Editor's Note: Many ideas that are associated with the United States -- such as free speech, or the separation of church and state -- are clarified by Supreme Court decisions.
The Supreme Court also affirms one of the biggest ideas about the United States: that the U.S. is a country of laws, not of men. In other words, the legal system determines the rules everyone plays by.
That means if you want to change something in the U.S., you have to change a law or fight for a law. In all the stories we tell in the following cases, someone did just that. A person thought something was not fair and took the argument to court. Over time, the case made its way to the Supreme Court. The justices made a decision about that particular situation -- and at the same time, defined the rules everyone in America lives by.
Brown versus Board of Education is one of the country’s most important cases. It overturned an earlier Supreme Court decision, and it helped launch the civil rights movement.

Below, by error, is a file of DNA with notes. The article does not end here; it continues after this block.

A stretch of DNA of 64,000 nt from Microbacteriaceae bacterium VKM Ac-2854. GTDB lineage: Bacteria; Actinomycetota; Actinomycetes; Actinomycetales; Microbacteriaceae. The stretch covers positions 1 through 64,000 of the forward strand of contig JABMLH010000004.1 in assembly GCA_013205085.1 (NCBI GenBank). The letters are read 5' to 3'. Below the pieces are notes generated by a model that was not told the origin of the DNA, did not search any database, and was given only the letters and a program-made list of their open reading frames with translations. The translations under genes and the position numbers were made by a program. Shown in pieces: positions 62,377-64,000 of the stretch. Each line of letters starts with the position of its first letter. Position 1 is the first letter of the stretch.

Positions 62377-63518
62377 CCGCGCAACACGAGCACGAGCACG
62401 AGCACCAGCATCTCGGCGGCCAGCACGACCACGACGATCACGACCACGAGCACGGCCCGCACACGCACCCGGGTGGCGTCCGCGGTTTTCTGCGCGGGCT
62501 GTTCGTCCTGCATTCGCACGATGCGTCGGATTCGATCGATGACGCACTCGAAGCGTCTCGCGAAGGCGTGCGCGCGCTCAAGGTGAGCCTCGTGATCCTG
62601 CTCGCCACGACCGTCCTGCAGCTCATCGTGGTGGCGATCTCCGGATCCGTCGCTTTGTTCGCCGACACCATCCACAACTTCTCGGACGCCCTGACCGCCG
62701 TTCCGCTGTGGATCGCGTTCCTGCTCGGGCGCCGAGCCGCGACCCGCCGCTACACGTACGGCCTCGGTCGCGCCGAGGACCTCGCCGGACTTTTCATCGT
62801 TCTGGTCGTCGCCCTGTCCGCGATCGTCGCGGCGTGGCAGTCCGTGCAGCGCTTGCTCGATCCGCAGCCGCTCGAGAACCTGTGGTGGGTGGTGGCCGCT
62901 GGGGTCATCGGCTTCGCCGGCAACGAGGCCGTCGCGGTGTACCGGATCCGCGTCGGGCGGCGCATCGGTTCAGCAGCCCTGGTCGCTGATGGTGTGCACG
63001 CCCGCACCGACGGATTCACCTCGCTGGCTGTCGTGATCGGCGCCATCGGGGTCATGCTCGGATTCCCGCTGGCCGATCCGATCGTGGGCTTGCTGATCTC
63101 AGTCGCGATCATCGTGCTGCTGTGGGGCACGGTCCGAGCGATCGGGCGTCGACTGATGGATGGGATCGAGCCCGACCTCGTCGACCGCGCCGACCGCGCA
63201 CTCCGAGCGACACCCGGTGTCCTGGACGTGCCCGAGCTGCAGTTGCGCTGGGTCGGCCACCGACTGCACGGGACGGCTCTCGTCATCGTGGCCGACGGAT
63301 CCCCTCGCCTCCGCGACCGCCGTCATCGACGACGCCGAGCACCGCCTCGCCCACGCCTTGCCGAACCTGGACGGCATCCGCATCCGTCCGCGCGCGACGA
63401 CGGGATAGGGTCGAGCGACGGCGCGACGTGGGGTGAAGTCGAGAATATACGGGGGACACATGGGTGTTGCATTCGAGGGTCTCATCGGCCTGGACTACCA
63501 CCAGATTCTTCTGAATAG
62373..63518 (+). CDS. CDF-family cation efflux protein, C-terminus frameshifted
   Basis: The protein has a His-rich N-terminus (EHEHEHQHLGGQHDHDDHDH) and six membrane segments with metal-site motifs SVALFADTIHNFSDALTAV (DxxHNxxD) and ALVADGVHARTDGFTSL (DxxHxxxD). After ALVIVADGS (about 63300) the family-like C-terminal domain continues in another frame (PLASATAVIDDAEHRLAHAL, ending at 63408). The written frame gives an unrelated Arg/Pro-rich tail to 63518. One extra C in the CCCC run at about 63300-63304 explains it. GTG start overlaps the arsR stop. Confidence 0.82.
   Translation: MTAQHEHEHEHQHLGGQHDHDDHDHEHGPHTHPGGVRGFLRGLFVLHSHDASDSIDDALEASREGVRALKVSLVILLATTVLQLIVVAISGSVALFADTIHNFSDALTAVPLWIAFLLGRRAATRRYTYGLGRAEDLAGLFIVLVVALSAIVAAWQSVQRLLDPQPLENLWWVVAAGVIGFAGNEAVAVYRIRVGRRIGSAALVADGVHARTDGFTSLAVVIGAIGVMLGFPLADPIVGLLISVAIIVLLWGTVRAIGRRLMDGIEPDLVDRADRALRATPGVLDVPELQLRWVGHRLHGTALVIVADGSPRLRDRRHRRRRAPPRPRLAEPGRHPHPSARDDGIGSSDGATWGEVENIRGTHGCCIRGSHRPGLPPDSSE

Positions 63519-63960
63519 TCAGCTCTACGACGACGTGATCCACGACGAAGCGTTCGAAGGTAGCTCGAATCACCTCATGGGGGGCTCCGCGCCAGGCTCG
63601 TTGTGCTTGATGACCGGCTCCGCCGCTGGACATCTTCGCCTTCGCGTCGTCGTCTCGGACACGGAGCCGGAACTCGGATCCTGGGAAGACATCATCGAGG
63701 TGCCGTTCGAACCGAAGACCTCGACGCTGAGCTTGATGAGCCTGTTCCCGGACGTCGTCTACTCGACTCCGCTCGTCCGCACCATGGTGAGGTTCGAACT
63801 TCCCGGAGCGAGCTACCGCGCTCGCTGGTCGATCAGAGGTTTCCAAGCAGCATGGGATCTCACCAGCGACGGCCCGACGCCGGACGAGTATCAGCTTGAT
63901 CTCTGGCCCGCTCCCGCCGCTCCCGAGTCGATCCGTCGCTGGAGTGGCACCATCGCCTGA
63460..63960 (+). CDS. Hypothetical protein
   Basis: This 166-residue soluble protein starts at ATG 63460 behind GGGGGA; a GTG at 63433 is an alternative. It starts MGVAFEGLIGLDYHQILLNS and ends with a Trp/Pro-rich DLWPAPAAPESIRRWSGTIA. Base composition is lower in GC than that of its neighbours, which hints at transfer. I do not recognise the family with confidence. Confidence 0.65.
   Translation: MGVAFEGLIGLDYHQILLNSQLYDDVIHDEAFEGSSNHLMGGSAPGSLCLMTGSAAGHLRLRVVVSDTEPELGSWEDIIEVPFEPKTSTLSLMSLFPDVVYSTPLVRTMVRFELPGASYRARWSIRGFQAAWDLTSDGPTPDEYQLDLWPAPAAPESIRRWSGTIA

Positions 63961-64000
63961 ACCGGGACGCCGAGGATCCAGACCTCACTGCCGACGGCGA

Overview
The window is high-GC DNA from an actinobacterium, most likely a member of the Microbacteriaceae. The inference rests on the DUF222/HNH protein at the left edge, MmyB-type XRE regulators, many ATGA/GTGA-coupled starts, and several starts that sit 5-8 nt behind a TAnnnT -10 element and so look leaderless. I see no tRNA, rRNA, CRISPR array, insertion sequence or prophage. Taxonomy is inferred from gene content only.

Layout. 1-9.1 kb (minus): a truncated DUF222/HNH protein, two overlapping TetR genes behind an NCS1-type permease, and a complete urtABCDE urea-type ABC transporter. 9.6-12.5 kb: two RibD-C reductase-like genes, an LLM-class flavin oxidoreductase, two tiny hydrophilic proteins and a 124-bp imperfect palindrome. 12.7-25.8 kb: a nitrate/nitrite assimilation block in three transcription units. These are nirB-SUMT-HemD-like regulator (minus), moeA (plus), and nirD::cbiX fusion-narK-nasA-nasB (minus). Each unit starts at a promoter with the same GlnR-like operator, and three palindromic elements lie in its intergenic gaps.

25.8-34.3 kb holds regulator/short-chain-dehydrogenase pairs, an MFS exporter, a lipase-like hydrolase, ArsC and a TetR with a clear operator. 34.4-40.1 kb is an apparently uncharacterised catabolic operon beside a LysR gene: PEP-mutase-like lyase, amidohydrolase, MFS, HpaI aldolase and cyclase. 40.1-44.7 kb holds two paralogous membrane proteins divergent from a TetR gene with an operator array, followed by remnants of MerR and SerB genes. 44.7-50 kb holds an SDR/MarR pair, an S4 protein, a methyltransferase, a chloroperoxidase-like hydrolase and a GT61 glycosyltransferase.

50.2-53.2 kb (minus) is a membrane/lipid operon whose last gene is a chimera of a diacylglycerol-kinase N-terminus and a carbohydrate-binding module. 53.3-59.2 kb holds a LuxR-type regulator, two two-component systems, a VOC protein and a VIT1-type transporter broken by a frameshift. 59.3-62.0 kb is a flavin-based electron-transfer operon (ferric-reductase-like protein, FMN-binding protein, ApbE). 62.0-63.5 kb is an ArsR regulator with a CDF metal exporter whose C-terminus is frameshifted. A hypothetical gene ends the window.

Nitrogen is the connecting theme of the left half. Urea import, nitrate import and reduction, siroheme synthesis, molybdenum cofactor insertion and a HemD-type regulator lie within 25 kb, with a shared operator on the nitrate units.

At the center of the case was a little girl. In the early 1950s, Linda Brown was eight years old. Every day, she had to travel for more than an hour to go to a local public school for black children.
At the time, public school systems could legally separate black and white students. The reason related to a Supreme Court decision from 1896. It said that separating people by race was legal, as long as the buildings and equipment were equal.
But the father of young Linda Brown did not think racial segregation was right or fair. He wanted his children to go to the school close to their house, even if the school was for white children. When he tried to register Linda there, school officials said no.
So Brown and other activists took action in court against the law. They said schools separated by race could never be equal.
All nine Supreme Court justices agreed. Brown versus Board of Education demanded equal opportunity in public education, and in time led to desegregation in other public places.
Kelly Jean Kelly wrote this story for Learning English. George Grow was the editor.
Words in This Story
segregation - n. the practice or policy of keeping people of different races, religions, etc., separate from each other